Financial markets shrugged off Wednesday's punch-in-the-stomach report that first quarter GDP shrank by 2.9% on an annual basis, far more than earlier estimates and the worst quarterly decline in five years. Optimists blame the weather and point to faster growth in the current quarter, which is reasonable but still shouldn't overlook ObamaCare's role in nearly sending the economy back into recession.
January saw the formal launch of the Affordable Care Act, and its attempt to transform U.S. health insurance and medical practice. So it's notable that a major cause of the sharp downward revision in first-quarter GDP was a decline in consumer spending on health care. Lower exports and investment also played a role, but the overall decline in health spending from the previous quarter was a startling 6.4%.
Health spending is nearly always a positive contributor to GDP, and in the fourth quarter of 2013 it contributed 0.62%. But health spending fell so sharply in the first quarter that it subtracted 0.16% from economic growth. The Bureau of Economic Analysis, which calculates GDP, hadn't been able to capture the magnitude of the health spending decline in its two previous estimates of first quarter growth.
The decline is especially shocking given that the arc of health spending is always up. The explanation can't be that Americans suddenly had less demand for health care, or had a healthier winter. Our guess is that the turmoil caused by the disastrous ObamaCare rollout confused many consumers into delaying their health purchases. ObamaCare also caused millions of Americans to lose insurance they liked, and it no doubt took time for many to find new policies that suited them and they could afford.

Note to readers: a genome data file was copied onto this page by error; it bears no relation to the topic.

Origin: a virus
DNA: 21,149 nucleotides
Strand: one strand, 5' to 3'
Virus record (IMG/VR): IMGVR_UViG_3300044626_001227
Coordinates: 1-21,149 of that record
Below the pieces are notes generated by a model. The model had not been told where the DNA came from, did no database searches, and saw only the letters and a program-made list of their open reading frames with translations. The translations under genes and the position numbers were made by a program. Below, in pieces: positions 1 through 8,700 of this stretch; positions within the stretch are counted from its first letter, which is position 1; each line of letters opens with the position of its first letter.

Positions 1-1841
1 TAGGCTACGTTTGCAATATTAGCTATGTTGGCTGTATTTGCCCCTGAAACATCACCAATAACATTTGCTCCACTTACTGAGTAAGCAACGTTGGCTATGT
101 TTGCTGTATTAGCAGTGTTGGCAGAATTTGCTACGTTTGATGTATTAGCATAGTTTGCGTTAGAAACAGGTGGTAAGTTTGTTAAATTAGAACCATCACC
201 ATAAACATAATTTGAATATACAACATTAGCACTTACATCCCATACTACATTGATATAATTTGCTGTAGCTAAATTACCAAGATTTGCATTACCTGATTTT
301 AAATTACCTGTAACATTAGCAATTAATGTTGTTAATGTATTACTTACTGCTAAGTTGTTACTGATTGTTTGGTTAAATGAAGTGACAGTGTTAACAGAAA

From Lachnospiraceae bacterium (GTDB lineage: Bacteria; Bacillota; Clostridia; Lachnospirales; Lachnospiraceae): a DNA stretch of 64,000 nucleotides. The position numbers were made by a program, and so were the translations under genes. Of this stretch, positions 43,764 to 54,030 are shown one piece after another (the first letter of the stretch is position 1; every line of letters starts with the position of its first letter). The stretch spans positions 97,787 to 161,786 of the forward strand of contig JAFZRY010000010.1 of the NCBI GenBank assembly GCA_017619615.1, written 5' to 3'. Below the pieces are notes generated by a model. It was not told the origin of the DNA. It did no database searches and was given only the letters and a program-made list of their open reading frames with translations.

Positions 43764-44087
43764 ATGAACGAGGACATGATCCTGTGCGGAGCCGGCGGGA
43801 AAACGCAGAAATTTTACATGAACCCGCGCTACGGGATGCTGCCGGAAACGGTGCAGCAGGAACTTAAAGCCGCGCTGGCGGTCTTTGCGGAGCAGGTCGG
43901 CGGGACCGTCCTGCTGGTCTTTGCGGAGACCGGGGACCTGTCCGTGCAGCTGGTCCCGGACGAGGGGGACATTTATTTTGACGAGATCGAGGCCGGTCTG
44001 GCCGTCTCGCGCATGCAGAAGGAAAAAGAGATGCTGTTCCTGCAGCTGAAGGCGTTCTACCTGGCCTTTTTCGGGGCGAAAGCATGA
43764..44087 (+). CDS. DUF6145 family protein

Perhaps health spending will bounce back in the second quarter and beyond, but the first quarter plunge shows what happens when you try to "transform" one sixth of the U.S. economy. The turmoil has damaging consequences. And such damage is all the more risky in an economy that is already growing well below the pace of a normal expansion. It only takes a bad winter and a policy shock like ObamaCare to turn a 2% expansion into a nearly 3% quarterly contraction.
During the 19 quarters since the current expansion began in June 2009, the economy has grown at an annual rate of 2.1%, compared to the 4.1% average in other expansions since 1960, and the 4.9% growth during the Reagan boom of the 1980s. Congress's Joint Economic Committee points out that to catch up with the post-1960 average, GDP would have to grow at 6.5% for the rest of President Obama's second term. The first quarter plunge suggests the economy would have to soar for the rest of the year even to grow by 2% for 2014.
Slow growth is the great tragedy of the Obama Presidency, and one cause is that he put his social and political priorities above the revival of economic growth. The focus on ObamaCare, carbon regulation, tax increases and more social spending added economic burdens that have weighed down growth and caused incomes to sputter for all but the affluent.